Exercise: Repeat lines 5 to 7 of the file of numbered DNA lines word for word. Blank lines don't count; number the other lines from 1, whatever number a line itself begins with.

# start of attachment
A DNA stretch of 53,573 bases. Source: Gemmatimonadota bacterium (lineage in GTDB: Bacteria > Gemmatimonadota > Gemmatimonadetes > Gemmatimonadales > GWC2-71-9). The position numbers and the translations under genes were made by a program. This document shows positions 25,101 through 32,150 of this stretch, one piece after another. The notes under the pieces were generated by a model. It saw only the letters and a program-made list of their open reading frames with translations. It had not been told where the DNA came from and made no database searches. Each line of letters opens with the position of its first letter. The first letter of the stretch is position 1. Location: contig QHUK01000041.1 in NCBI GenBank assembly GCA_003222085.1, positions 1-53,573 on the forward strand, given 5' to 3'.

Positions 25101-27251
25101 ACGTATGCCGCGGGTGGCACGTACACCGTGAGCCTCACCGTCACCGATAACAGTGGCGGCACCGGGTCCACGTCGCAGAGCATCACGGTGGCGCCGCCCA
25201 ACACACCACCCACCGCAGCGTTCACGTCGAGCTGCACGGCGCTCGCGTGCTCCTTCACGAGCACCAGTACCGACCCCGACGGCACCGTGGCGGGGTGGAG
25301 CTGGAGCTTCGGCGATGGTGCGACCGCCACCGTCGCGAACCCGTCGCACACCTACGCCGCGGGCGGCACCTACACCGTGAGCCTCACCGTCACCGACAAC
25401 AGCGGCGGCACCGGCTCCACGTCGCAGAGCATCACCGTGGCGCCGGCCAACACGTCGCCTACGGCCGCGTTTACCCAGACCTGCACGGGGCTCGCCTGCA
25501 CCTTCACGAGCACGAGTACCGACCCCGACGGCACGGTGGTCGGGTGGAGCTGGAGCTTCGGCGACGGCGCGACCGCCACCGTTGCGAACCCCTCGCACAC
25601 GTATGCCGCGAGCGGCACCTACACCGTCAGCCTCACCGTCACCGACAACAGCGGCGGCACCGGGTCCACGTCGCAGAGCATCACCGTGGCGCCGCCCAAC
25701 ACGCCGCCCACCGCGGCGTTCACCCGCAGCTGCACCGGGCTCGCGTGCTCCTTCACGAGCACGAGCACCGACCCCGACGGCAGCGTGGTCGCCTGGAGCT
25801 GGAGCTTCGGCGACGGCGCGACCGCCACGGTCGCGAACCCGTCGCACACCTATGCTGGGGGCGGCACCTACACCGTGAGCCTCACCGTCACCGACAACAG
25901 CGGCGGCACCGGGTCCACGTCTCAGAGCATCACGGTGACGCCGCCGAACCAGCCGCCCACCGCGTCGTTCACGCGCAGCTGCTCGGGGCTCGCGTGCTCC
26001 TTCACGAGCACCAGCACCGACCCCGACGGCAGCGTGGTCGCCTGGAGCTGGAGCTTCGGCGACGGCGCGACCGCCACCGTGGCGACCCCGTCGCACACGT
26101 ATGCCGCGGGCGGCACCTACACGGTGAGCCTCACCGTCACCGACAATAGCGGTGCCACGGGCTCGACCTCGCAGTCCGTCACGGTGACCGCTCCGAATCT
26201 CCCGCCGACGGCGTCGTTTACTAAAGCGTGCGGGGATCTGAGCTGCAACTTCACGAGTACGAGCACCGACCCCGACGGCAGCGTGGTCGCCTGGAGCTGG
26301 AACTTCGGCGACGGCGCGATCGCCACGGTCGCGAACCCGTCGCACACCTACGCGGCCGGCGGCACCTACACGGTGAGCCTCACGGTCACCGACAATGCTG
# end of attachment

25301 CTGGAGCTTCGGCGATGGTGCGACCGCCACCGTCGCGAACCCGTCGCACACCTACGCCGCGGGCGGCACCTACACCGTGAGCCTCACCGTCACCGACAAC
25401 AGCGGCGGCACCGGCTCCACGTCGCAGAGCATCACCGTGGCGCCGGCCAACACGTCGCCTACGGCCGCGTTTACCCAGACCTGCACGGGGCTCGCCTGCA
25501 CCTTCACGAGCACGAGTACCGACCCCGACGGCACGGTGGTCGGGTGGAGCTGGAGCTTCGGCGACGGCGCGACCGCCACCGTTGCGAACCCCTCGCACAC